(a) This car is speeding up as it moves toward the right. It therefore has positive acceleration in our coordinate system. (b) This car is slowing down as it moves toward the right. Therefore, it has negative acceleration in our coordinate system, because its acceleration is toward the left. The car is also decelerating: the direction of its acceleration is opposite to its direction of motion. (c) This car is moving toward the left, but slowing down over time. Therefore, its acceleration is positive in our coordinate system because it is toward the right. However, the car is decelerating because its acceleration is opposite to its motion. (d) This car is speeding up as it moves toward the left. It has negative acceleration because it is accelerating toward the left. However, because its acceleration is in the same direction as its motion, it is speeding up ( not decelerating).

Questions & Answers

Is there any normative that regulates the use of silver nanoparticles?
Damian Reply
what king of growth are you checking .?
Renato
What fields keep nano created devices from performing or assimulating ? Magnetic fields ? Are do they assimilate ?
Stoney Reply
why we need to study biomolecules, molecular biology in nanotechnology?
Adin Reply
?
Kyle
yes I'm doing my masters in nanotechnology, we are being studying all these domains as well..
Adin
why?
Adin
what school?
Kyle
biomolecules are e building blocks of every organics and inorganic materials.
Joe
anyone know any internet site where one can find nanotechnology papers?
Damian Reply
research.net
kanaga
sciencedirect big data base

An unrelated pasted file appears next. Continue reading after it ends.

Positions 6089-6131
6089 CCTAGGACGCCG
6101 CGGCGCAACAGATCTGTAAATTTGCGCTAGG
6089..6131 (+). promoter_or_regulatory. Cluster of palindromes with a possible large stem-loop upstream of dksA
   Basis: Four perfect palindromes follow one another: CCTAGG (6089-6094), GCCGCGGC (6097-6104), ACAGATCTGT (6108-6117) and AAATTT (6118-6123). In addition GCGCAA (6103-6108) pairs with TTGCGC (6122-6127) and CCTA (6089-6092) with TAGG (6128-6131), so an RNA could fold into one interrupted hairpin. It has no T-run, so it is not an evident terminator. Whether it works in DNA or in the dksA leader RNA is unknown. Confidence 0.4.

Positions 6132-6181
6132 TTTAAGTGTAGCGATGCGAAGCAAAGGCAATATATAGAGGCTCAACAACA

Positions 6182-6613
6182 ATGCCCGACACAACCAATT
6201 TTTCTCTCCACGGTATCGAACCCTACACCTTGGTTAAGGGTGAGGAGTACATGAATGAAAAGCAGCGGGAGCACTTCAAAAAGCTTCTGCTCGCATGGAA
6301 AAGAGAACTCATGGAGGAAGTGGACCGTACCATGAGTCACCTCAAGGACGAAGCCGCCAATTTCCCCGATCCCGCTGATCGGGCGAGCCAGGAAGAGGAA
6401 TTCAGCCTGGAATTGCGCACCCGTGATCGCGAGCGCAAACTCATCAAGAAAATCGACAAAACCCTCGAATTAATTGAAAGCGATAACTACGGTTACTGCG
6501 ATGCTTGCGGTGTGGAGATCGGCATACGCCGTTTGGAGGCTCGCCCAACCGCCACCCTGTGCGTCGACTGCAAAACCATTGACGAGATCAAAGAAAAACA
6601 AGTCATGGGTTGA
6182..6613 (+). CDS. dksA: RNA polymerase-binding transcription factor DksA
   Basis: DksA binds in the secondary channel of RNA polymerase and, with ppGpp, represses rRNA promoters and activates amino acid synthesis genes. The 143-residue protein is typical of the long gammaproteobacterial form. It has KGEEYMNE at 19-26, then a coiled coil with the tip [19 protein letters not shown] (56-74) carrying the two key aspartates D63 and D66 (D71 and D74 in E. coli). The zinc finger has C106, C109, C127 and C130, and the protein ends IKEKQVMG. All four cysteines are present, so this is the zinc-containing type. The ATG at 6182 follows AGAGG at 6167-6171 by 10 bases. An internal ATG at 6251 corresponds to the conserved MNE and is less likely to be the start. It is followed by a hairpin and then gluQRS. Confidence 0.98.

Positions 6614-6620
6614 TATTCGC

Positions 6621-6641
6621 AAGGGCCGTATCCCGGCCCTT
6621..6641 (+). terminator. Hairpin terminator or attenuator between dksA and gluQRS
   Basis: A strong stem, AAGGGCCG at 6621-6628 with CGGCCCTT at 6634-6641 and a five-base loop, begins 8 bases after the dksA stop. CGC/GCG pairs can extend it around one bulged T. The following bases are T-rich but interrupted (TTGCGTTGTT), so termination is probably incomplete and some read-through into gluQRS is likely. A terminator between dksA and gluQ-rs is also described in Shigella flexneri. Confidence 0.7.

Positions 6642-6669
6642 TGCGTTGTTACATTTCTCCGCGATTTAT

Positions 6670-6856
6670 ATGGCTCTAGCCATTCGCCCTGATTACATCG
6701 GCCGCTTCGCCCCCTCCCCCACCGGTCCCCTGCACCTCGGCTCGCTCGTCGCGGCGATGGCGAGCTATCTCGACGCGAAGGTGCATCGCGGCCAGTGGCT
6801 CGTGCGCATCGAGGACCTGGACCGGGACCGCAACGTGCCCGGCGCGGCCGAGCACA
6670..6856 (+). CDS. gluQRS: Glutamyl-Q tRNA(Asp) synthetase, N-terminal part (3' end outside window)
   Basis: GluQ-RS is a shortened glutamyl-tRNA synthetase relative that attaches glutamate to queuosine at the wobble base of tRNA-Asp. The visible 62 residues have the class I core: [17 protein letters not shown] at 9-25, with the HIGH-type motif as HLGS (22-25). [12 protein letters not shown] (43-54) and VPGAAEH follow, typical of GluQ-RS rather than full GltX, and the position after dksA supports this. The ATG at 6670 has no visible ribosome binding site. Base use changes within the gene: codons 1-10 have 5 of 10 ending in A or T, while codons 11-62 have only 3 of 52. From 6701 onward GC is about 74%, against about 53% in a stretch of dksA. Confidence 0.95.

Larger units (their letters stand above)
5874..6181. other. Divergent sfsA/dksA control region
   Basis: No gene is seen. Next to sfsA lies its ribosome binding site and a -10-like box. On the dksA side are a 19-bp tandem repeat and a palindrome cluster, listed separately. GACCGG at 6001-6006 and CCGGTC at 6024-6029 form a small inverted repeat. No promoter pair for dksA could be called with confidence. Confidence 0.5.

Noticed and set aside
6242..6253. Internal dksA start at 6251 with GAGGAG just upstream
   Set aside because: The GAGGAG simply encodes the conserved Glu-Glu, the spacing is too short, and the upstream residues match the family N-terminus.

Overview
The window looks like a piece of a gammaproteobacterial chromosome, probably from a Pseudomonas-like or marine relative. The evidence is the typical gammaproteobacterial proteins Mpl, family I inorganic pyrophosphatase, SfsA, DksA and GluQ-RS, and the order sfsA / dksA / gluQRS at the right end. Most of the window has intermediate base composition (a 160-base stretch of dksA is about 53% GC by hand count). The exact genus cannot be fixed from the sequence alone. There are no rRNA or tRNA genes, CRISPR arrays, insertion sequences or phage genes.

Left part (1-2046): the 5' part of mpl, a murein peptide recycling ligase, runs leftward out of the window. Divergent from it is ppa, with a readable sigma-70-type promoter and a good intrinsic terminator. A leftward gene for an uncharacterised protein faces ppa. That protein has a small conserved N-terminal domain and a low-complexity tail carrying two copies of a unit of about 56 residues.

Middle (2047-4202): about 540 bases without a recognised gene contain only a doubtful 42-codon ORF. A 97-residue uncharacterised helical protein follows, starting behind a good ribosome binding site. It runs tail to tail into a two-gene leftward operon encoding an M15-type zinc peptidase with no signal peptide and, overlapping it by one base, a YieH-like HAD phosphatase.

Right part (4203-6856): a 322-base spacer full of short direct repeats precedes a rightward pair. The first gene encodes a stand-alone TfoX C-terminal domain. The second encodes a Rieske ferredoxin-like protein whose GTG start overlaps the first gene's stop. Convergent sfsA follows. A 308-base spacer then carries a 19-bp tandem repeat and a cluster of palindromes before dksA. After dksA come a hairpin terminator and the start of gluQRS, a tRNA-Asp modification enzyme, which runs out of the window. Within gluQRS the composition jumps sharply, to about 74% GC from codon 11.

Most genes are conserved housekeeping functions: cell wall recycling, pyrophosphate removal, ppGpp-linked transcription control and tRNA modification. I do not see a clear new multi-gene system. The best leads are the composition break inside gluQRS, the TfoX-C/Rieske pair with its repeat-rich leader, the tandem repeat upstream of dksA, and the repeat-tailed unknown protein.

Ernesto
Introduction about quantum dots in nanotechnology
Praveena Reply
what does nano mean?
Anassong Reply
nano basically means 10^(-9). nanometer is a unit to measure length.
Bharti
do you think it's worthwhile in the long term to study the effects and possibilities of nanotechnology on viral treatment?
Damian Reply
absolutely yes
Daniel
how to know photocatalytic properties of tio2 nanoparticles...what to do now
Akash Reply
it is a goid question and i want to know the answer as well
Maciej
characteristics of micro business
Abigail
for teaching engĺish at school how nano technology help us
Anassong
Do somebody tell me a best nano engineering book for beginners?
s. Reply
there is no specific books for beginners but there is book called principle of nanotechnology
NANO
what is fullerene does it is used to make bukky balls
Devang Reply
are you nano engineer ?
s.
fullerene is a bucky ball aka Carbon 60 molecule. It was name by the architect Fuller. He design the geodesic dome. it resembles a soccer ball.
Tarell
what is the actual application of fullerenes nowadays?
Damian
That is a great question Damian. best way to answer that question is to Google it. there are hundreds of applications for buck minister fullerenes, from medical to aerospace. you can also find plenty of research papers that will give you great detail on the potential applications of fullerenes.
Tarell
what is the Synthesis, properties,and applications of carbon nano chemistry
Abhijith Reply
Mostly, they use nano carbon for electronics and for materials to be strengthened.
Virgil
is Bucky paper clear?
CYNTHIA
carbon nanotubes has various application in fuel cells membrane, current research on cancer drug,and in electronics MEMS and NEMS etc
NANO
so some one know about replacing silicon atom with phosphorous in semiconductors device?
s. Reply
Yeah, it is a pain to say the least. You basically have to heat the substarte up to around 1000 degrees celcius then pass phosphene gas over top of it, which is explosive and toxic by the way, under very low pressure.
Harper
Do you know which machine is used to that process?
s.
how to fabricate graphene ink ?
SUYASH Reply
for screen printed electrodes ?
SUYASH
What is lattice structure?
s. Reply
of graphene you mean?
Ebrahim
or in general
Ebrahim
in general
s.
Graphene has a hexagonal structure
tahir
On having this app for quite a bit time, Haven't realised there's a chat room in it.
Cied
what is biological synthesis of nanoparticles
Sanket Reply
how did you get the value of 2000N.What calculations are needed to arrive at it
Smarajit Reply
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Source:  OpenStax, Physics 110 at une. OpenStax CNX. Aug 29, 2013 Download for free at http://legacy.cnx.org/content/col11566/1.1